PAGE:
- Play leap frog. Use your peripheral vision to keep an eye on whether you are about to collide with someone trying to search through the same rack or section. If you’re on a collision course, swap spots and let them browse where you just were while you continue on down the line. If this means you have to skip a section of the rack to let them come on through, no biggie; you can always circle back when they’ve finished.
- If clothes fall off the rack, put them back on. Many thrift stores have a rather motley crew of hangers and their donated clothes may not fit the hangers’ size or shape very well. This means that even when you’re casually browsing it’s easy to bump something off the hanger and onto the floor. Be a non-jerk and put the clothes you dump back on the hangers. It shows respect for the store staff/volunteers, especially in a non-profit store that can’t afford enough staff to constantly police the aisles. And you’re helping to spread the Gospel of Thrift by creating an aesthetically pleasing environment for newbies–no one wants to shop in a store with clothes all over the floor.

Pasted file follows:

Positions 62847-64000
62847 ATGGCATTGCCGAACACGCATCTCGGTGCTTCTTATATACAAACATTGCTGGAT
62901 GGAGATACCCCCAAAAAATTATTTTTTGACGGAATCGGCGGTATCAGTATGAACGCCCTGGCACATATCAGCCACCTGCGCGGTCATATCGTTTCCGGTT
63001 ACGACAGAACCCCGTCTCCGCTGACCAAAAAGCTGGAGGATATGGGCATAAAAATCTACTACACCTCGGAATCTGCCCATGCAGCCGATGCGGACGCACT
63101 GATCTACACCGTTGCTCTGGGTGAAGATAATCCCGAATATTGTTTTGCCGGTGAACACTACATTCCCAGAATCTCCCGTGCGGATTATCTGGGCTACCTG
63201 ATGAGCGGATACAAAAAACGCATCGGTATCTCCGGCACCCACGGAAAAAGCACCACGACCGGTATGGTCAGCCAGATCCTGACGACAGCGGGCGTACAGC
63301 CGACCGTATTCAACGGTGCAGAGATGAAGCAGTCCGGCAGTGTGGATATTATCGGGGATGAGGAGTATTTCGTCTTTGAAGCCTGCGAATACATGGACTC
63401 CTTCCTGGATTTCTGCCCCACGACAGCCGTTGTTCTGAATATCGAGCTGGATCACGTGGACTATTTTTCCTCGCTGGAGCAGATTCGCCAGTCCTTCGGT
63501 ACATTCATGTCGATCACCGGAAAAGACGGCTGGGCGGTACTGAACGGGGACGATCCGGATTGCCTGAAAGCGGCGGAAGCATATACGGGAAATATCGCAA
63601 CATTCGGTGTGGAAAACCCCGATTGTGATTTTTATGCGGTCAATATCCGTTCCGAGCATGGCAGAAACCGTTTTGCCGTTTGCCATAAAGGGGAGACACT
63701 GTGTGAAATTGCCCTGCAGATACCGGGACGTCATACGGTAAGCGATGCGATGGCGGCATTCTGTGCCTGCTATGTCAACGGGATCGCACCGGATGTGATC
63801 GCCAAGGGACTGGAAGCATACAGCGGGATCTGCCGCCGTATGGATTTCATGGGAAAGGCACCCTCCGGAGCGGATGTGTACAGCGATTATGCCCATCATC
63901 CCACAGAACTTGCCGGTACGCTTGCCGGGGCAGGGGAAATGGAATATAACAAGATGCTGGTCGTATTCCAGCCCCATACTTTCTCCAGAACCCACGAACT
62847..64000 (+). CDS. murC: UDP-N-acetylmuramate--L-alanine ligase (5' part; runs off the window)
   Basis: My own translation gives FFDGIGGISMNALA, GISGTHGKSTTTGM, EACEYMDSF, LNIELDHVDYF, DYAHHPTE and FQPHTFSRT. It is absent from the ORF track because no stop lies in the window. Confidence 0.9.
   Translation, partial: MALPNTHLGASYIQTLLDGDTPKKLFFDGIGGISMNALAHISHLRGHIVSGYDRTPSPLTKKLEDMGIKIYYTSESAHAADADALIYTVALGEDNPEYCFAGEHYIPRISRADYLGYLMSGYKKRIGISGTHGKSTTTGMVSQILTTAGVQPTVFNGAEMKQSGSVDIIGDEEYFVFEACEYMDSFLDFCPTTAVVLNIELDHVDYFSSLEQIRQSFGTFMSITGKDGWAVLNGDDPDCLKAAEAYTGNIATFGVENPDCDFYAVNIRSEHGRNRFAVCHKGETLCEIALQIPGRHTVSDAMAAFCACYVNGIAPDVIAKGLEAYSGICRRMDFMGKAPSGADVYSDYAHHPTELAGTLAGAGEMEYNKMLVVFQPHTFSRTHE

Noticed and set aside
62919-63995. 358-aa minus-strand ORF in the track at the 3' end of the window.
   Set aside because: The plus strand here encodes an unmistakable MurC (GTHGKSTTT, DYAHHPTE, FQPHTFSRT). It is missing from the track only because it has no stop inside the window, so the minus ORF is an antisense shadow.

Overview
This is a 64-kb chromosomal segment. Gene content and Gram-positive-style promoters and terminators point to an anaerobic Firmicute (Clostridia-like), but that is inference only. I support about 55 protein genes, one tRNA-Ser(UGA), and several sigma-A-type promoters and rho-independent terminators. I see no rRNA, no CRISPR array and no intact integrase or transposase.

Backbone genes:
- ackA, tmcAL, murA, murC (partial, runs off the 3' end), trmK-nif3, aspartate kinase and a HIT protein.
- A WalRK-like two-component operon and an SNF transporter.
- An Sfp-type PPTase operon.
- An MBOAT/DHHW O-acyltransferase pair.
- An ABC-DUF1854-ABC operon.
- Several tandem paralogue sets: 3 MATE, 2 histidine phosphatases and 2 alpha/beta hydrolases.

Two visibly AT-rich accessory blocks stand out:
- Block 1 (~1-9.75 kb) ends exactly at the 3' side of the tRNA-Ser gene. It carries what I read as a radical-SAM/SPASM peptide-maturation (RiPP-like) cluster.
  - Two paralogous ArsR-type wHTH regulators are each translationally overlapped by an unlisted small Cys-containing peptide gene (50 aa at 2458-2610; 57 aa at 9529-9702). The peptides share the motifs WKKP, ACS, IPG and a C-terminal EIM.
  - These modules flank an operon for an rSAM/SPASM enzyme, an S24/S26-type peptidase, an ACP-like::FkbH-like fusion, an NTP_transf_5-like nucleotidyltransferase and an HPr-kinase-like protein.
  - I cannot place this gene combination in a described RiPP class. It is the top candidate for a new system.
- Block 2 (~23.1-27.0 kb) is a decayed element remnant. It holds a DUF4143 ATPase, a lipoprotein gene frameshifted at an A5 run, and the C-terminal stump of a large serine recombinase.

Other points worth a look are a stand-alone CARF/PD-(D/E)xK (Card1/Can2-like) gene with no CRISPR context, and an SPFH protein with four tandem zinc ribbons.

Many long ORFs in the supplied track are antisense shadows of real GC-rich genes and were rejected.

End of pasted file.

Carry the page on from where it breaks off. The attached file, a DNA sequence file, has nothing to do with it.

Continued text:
- Follow the dressing room rules. We’ve all been stuck behind someone taking for. ever. while they try on seemingly every garment in the store, and it ain’t pretty; the frustration is amplified in a thrift store with only a few dressing rooms instead of the typical 8 or 10 found in a retail establishment. If there’s a line to try things on (or it’s busy enough that there soon will be), do your fellow shoppers a favor and stick to any posted limits instead of wheeling in the entirety of your over-stuffed cart. Even if there are no rules posted, try to keep it short so others aren’t stuck in line.